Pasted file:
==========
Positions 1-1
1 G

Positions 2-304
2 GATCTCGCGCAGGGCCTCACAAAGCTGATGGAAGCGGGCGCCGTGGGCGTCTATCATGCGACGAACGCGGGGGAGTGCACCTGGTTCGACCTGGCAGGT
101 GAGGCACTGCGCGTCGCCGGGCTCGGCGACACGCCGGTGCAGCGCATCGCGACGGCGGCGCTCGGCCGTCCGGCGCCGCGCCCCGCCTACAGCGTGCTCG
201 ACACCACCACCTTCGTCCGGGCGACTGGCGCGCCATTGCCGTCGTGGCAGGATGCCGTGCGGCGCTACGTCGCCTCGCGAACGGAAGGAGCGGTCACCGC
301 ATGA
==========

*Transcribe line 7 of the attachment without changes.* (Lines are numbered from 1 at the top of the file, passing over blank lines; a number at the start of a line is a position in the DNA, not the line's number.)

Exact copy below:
301 ATGA